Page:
This is our review of easyJet Plus. Is it worth the membership fee?
- you have booked and flown on 20 easyJet flights or more in the past 12 months, or
- you have booked and flown on 10 flights or more, and spent £1,500 or other currency equivalent in the past 12 months, or
- you have booked and flown on an average 10 flights or more for 10 years, with at least one flight every year
….. then an invitation will eventually make its way to you. For the rest of us who don’t qualify for Flight Club, easyJet Plus is the nearest thing that easyJet has to a loyalty scheme.
easyJet Plus has been around for a few years now and clearly seems to be working, despite the £215 membership fee. It offers a number of benefits:
Free seat selection – this is a genuine cash saving given the usual fees of up to £29.99 (yes, easyJet seating fees now reach £30 at times) per one-way flight. This ONLY applies to the member and NOT to other people travelling on the same booking. It includes premium seats, ie the front and exit rows.
Free speedy boarding – although this is less important if you have a seat selected
Fast track security at selected airports
Access to ‘fast bag drop’ desks at selected airports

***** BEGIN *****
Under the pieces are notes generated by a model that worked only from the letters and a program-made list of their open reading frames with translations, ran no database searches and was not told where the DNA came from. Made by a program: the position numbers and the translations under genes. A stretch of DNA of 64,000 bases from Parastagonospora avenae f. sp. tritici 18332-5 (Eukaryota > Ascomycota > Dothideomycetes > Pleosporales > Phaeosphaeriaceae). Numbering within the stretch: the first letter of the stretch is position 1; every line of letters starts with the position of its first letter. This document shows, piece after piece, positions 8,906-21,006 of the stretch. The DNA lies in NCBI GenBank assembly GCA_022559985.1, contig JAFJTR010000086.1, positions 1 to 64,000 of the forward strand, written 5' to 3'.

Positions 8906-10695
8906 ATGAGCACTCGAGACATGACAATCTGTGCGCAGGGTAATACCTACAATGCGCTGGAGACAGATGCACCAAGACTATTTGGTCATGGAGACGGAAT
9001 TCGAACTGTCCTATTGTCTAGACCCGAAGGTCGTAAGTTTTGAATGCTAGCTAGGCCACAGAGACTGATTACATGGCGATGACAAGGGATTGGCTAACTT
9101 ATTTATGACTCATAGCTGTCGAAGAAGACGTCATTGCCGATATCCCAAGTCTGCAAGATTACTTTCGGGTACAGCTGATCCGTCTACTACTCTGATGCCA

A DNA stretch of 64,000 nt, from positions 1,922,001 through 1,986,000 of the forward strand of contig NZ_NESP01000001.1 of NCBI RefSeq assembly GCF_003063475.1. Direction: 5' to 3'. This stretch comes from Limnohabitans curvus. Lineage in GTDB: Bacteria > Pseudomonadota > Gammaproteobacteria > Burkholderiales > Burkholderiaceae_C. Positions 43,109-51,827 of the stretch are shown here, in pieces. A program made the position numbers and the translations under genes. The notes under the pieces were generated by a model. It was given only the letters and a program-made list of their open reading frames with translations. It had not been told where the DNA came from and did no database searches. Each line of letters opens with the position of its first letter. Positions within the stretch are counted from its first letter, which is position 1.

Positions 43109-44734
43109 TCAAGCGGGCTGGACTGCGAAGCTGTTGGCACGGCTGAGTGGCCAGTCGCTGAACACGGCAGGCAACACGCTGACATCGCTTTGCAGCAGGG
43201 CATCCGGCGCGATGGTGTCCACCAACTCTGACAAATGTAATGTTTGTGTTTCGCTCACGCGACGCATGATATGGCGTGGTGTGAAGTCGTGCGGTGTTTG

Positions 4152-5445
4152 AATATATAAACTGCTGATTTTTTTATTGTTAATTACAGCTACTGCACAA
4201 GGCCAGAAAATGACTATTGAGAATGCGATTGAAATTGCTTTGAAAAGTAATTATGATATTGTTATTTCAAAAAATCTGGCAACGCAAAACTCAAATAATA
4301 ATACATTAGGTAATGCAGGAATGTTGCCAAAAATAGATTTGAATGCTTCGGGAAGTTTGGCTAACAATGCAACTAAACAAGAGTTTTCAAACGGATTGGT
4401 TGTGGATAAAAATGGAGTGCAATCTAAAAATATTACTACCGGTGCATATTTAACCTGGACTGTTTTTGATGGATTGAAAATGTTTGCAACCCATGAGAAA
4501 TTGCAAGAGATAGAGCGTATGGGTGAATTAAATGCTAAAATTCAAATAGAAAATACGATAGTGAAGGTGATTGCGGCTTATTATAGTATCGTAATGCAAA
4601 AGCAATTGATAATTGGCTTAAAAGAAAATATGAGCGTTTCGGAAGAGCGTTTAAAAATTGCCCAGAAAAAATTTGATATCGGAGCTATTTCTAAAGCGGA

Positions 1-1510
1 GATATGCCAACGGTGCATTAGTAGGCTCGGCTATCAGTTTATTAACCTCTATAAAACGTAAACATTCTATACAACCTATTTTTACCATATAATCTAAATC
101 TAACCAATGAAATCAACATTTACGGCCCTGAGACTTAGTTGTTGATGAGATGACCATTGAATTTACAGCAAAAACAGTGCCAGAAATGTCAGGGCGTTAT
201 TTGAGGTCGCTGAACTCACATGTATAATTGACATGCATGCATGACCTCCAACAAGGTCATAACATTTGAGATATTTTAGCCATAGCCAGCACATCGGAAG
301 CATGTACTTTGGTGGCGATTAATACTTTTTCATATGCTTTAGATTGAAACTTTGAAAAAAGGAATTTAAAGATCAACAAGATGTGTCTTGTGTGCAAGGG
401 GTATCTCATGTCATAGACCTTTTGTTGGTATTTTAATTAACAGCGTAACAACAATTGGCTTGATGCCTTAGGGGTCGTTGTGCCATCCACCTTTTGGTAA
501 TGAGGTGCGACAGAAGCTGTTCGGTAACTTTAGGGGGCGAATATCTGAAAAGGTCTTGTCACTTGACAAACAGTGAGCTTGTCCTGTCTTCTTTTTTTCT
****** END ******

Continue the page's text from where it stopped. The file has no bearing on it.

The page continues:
A free second item of cabin baggage (maximum 45cm x 36cm x 20cm) which must go under the seat in front of you
Free switch to an earlier flight home, subject to availability and only bookable from three hours before departure
These benefits can all be purchased separately for one-off easyJet flights (switching to an earlier flight home is usually £35, for example) so easyJet Plus only makes sense if you are a regular traveller.
There is one extra benefit which is now exclusive to easyJet Plus customers:
Price Promise – if your flight drops in price after you’ve booked, you can request a refund of the difference. This will be in the form of an easyJet credit voucher. It only applies to your seat and not any family members travelling with you.
easyJet seems to be treating easyJet Plus as a cash cow. Either that, or they are trying to minimise the number of members in order to protect the benefits offered. The membership fee has crept up in recent years – in 2013 it was just £149, so that is almost a 50% increase in seven years.
Additional cards for partners are £185 or £135 for children.
Does easyJet Plus make sense?
Potentially, yes, especially if you are taking 5+ flights per year and are likely to pay for priority seating such as the front or exit row.
That said, you need to look at the small print. If you pay for a front row, ‘up front’ or exit row seat on easyJet, for example, you get a 2nd item of cabin baggage, priority boarding and ‘fast bag drop’ priority access included anyway.
If you didn’t value the other benefits of Plus membership, this pushes up break-even to around 10 segments per year and even that figure assumes that you would pay for a front row or exit row seat all the time.
The other snag is that the benefits only apply to you. If you have a British Airways status card, the benefits generally apply to everyone travelling with you and not just yourself (BA lounge access is just one guest). With easyJet Plus, whilst my own seat selection would be free I would still need to pay for other family members travelling with me.